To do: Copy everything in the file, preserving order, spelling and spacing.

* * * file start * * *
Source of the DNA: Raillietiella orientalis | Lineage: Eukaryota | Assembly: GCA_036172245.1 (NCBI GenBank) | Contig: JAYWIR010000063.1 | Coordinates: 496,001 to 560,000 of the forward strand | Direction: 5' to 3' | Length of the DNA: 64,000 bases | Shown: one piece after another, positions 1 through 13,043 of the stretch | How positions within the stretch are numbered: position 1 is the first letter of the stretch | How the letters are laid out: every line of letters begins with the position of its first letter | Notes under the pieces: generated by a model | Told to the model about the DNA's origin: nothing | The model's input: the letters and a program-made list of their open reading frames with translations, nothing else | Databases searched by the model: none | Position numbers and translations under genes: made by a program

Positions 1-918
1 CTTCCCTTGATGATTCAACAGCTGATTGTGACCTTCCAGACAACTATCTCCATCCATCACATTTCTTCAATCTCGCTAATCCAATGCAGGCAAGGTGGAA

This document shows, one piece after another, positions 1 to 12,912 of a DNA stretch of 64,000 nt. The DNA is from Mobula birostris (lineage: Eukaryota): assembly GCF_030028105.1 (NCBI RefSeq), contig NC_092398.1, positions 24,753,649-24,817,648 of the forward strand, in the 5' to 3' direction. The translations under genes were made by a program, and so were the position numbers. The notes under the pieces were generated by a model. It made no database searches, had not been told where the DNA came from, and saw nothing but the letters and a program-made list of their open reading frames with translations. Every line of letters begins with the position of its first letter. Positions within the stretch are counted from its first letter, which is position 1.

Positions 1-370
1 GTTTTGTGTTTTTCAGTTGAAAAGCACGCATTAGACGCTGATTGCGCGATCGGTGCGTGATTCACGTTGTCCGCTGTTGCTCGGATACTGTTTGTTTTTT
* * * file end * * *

Source of the DNA: Raillietiella orientalis | Lineage: Eukaryota | Assembly: GCA_036172245.1 (NCBI GenBank) | Contig: JAYWIR010000063.1 | Coordinates: 496,001 to 560,000 of the forward strand | Direction: 5' to 3' | Length of the DNA: 64,000 bases | Shown: one piece after another, positions 1 through 13,043 of the stretch | How positions within the stretch are numbered: position 1 is the first letter of the stretch | How the letters are laid out: every line of letters begins with the position of its first letter | Notes under the pieces: generated by a model | Told to the model about the DNA's origin: nothing | The model's input: the letters and a program-made list of their open reading frames with translations, nothing else | Databases searched by the model: none | Position numbers and translations under genes: made by a program

Positions 1-918
1 CTTCCCTTGATGATTCAACAGCTGATTGTGACCTTCCAGACAACTATCTCCATCCATCACATTTCTTCAATCTCGCTAATCCAATGCAGGCAAGGTGGAA

This document shows, one piece after another, positions 1 to 12,912 of a DNA stretch of 64,000 nt. The DNA is from Mobula birostris (lineage: Eukaryota): assembly GCF_030028105.1 (NCBI RefSeq), contig NC_092398.1, positions 24,753,649-24,817,648 of the forward strand, in the 5' to 3' direction. The translations under genes were made by a program, and so were the position numbers. The notes under the pieces were generated by a model. It made no database searches, had not been told where the DNA came from, and saw nothing but the letters and a program-made list of their open reading frames with translations. Every line of letters begins with the position of its first letter. Positions within the stretch are counted from its first letter, which is position 1.

Positions 1-370
1 GTTTTGTGTTTTTCAGTTGAAAAGCACGCATTAGACGCTGATTGCGCGATCGGTGCGTGATTCACGTTGTCCGCTGTTGCTCGGATACTGTTTGTTTTTT